James Kinds: Love You From The Top (CD)
Article properties: James Kinds: Love You From The Top (CD)
|Kinds, James - Love You From The Top (CD) CD 1|
|01||Love You From The Top||James Kinds|| |
|02||If You Need It||James Kinds|| |
|03||I Got A Woman||James Kinds|| |
|04||Mason Dixon Line Blues||James Kinds|| |
|05||Crack Headed Woman||James Kinds|| |
|06||Oo Wee Baby||James Kinds|| |
|07||Peggy Sue||James Kinds|| |
|08||Take A Look At Yourself||James Kinds|| |
|09||Katie||James Kinds|| |
|10||Body Slam||James Kinds|| |
|11||I Didn't Go Home||James Kinds|| |
|12||Johnny Mae||James Kinds|| |
|13||I Can't Take It||James Kinds|| |
|14||My Mama Told Me||James Kinds|| |
|15||High Heel Shoes||James Kinds|| |
Blessed with a stirring, gospel-enriched vocal de-livery. he toured Germany that year with a package assembled by Jim and Amy O'Neal that arrived bold-ly billed as "The New Generation of Chicago Blues:' A Living Blues feature confidently declared, "The best new voice in Chicago may well belong to James Kinds: But unlike his co-stars Billy Branch, Lurrie Bell, and Johnny B. Moore, maintaining that high pro-file proved difficult for the singer, except on the West Side blues circuit that had long nurtured "the Kind Man's" dynamic, soul-tinged act. That would change after the singer relocated to Dubuque in 1993. James made such a name for himself in his new surroundings that he was a 2008 Iowa Blues Hall of Fame inductee.
Yet he's never had a nationally distributed album properly spotlighting those golden pipes until this one. Love You From The Top, cut at Delmark's in-house studios, is sure to open a lot of eyes as to what Kinds can do vocally. "I really was wanting to be on the Delmark label:' says James. Eddie Shaw's lusty tenor sax adds to the steamy West Side ambiance on several tracks, just as he did on Magic Sam's classic Delmark album Black Magic more than four decades ago. "Eddie goes way back for me:' says Kinds. "He was one of my mentors:' The prolific Kinds displays a predilection for using ladies' names as song titles ("Peggy Sue," "Katie," "Johnny Mae"), while the set's hard-driving title track stems from personal romantic experience. it was a friend of mine that I was singing about:' he confides.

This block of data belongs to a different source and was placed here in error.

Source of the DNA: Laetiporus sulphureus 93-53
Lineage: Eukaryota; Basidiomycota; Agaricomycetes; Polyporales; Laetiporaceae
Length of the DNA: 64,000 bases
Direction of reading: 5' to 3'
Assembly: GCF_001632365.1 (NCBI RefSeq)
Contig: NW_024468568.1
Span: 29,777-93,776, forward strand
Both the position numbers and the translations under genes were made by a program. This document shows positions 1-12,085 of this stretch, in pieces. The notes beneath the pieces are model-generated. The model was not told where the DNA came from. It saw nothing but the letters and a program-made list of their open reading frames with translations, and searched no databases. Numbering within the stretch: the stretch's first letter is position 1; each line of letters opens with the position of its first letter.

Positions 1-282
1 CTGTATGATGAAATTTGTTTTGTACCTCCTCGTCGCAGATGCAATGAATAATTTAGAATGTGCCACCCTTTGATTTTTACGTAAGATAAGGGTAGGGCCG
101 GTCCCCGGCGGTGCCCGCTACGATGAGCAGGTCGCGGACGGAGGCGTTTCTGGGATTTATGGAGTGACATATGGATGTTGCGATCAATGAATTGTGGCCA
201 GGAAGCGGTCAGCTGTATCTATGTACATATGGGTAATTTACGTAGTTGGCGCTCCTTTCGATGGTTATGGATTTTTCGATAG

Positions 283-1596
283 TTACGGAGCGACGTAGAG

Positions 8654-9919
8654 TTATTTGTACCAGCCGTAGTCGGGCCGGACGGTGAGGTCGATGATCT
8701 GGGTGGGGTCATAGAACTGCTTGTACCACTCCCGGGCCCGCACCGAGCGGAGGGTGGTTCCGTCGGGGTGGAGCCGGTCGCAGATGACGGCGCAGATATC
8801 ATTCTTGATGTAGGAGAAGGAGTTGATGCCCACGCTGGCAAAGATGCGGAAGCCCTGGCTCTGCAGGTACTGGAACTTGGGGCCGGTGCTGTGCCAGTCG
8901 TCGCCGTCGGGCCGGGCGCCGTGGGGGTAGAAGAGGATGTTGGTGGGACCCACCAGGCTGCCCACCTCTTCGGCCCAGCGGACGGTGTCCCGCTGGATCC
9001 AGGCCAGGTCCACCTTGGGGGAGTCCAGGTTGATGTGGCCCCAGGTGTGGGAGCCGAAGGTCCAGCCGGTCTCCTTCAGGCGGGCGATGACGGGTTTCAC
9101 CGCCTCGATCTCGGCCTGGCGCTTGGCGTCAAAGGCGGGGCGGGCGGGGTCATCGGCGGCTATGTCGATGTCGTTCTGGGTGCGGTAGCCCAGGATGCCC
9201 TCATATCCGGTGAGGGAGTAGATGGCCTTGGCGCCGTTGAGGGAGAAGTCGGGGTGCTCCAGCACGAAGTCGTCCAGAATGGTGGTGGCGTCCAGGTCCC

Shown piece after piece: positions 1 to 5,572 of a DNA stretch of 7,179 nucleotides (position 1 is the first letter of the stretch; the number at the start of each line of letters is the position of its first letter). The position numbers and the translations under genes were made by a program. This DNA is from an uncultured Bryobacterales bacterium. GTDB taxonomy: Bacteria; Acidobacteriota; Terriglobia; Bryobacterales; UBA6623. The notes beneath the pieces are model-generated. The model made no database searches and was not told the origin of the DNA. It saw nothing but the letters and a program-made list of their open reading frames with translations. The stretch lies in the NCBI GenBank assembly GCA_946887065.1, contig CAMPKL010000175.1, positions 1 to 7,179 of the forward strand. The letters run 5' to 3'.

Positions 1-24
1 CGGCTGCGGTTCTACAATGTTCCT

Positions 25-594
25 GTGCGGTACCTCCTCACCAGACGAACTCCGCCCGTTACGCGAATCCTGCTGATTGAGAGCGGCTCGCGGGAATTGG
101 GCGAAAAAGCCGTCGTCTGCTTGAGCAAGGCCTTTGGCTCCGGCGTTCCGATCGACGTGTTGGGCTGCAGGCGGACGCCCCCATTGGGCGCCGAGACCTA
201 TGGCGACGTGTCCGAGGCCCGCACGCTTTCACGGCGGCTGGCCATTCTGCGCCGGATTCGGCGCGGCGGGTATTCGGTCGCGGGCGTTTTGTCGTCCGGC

"Basically. all my music is something like that, about somebody that lost a love and is looking for one A churning R&B groove powers "I Got A Woman," and Kinds does some intense testifying on the slow-grind-ing soul ballad "Take A Look At Yourself:' Drew, Mississippi is a long way from Chicago's West Side. Born April 23, 1943, James grew up there on a plantation situated on Blue Lake, eight miles outside Tutwiler. Singing in the Mount Olive Baptist Church choir gave him his first musical experience. yet he soaked up as much blues as possible within the confines of his religious home. "I got in trouble more than once about the blues:' James says. "You know how women are. They was really off into spiritu-al stuff. and they would catch me playing the blues.